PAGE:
Louisville, Tenn --
Most times I’ve come home from work so far this year, my wife asks me the same thing: “What are you doing for a workout?”
My first instinct is to tell her: “I’m taking today off, honey. I’m tired. But I’ll get back on it tomorrow.”
But my wife, knowing very well that my Air Force Physical Fitness Test is coming, isn’t much for lame excuses or my predictable cop outs. She wants me to choose how, not if, there will be exercise.
So lately I tell her that I’m running a short time on the treadmill or doing one of the half-dozen easier videos that we own – yoga, no need for any Insanity workouts so late in the day, right? – Which is good enough to get her pass and to plant me on the couch.
My test is April 27. That’s when I’ll get weighed and measured. I’ll do my best number of pushups and sit-ups in a minute. I’ll do the 1.5-mile run.
Our unit’s physical training leaders who put aside their regular duties to keep an exact account of us will do their best to encourage me, but as you probably figured, I’m not much up for the challenge of it all.
I tried to keep up my enthusiasm since last April when I scored a 95 percent.
I told Master Sgt. Jerry Harlan, the Alternate Fitness Program Manager, that this year may very well be my first score below 90. If I fall short of the commander’s one-day pass for scores rated Excellent, and if I have to retake the test in six months instead of 12, well, that’s life.
“Waist measurements are our worst offender,” said Harlan. His opinion is that Airmen don’t consider their diets when they think of the fitness test. It’s skinny people, like me, who have less to worry.
I’m still inspired by food. That’s a struggle for a lot of us. I drive toward the burger place for a brown bag full of fries on habit, so I feel for those who need to actively manage their caloric intake.
In their case, there’s safety in numbers. Some sweat it out together at the base activities building during midday. They help keep each other on track.
But I’m more in awe of my wife’s resiliency, who suffered a car wreck a couple of years ago. She sees my change as temporary. She hopes I’ll get back into it because she knows how much I once loved fitness. She was much worse off than me, and she bounced back.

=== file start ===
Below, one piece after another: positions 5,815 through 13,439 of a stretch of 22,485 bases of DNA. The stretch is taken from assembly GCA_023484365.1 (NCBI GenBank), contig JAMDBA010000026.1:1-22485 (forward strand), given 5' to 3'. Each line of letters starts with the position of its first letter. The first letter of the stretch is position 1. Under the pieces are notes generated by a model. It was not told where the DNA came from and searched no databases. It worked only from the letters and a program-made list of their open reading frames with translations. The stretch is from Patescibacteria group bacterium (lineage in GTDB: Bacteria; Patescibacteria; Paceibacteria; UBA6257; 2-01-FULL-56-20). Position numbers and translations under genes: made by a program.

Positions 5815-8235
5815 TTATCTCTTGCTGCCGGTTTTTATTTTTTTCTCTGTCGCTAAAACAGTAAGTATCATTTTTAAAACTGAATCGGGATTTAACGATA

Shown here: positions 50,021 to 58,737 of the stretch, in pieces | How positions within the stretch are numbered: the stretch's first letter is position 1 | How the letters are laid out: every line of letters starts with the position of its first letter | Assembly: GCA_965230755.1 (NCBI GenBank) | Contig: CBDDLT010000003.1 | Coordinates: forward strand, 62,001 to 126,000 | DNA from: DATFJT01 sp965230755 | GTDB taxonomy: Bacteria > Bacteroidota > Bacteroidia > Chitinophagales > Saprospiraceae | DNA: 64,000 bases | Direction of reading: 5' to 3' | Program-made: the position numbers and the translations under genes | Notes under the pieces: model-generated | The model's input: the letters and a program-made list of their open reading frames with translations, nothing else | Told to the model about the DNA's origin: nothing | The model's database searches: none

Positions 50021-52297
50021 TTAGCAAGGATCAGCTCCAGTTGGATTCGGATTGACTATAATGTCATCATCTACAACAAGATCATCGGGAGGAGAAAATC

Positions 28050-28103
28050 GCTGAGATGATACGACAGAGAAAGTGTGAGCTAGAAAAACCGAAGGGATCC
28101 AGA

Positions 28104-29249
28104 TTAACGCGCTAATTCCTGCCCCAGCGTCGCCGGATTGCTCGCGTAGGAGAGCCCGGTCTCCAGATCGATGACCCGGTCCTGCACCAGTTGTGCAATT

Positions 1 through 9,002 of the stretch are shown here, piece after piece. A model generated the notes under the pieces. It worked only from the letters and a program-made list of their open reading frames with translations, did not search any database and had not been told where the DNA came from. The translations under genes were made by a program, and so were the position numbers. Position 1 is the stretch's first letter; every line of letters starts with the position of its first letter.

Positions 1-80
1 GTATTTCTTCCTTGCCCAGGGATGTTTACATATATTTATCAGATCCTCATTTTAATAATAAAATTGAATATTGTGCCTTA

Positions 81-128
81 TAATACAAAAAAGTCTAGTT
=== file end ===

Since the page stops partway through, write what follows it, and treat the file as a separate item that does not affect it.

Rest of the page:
Doctors thought at best that she might get around on a walker after the accident. Now, on her normal days, she takes one or two fitness classes, maybe jumping to Zumba or step, and then a walk/run as best she can – she’s come a long way.
She walked a 5K in February without stopping. With two dozen or so marathon medals in our trophy drawer, I knew she’d finish.
My life, on the other hand, slowed down much.
“I’ve retired from the marathon training and the double workouts,” I tell her, and leave it at that.
I know I’m not alone. I’m betting that a lot of Airmen close to the end of their service, maybe pushing 50 like me, start to cringe at the thought of fitness. It’s a fact of life that we change. Gardening becomes more enjoyable than a two-hour run. Watching Ninja Warrior becomes better than training like one.
Maybe if I need to buy my pants a size up it’ll spark a midlife exercise crisis, but I have my doubts.
She seems to understand my situation best by an accounting of my performance. How far do I have to run in how much time? Am I doing enough sit-ups and pushups to pass? Do I have enough time to prepare?
I tell her that I still run three miles with little effort. We’ve run marathons, so I can handle a mile-and-a-half.
I assure her that exercise is still important to me to feel well, sleep well and be ready to deploy. I just take it easier these days.
“I’m sad that we can’t run races together anymore,” she says, frustrated with our limitations.
Hmm. “We walk them,” I remind her.
“Well, you’re lucky that you’re skinny, but you’re still working out tonight,” she says.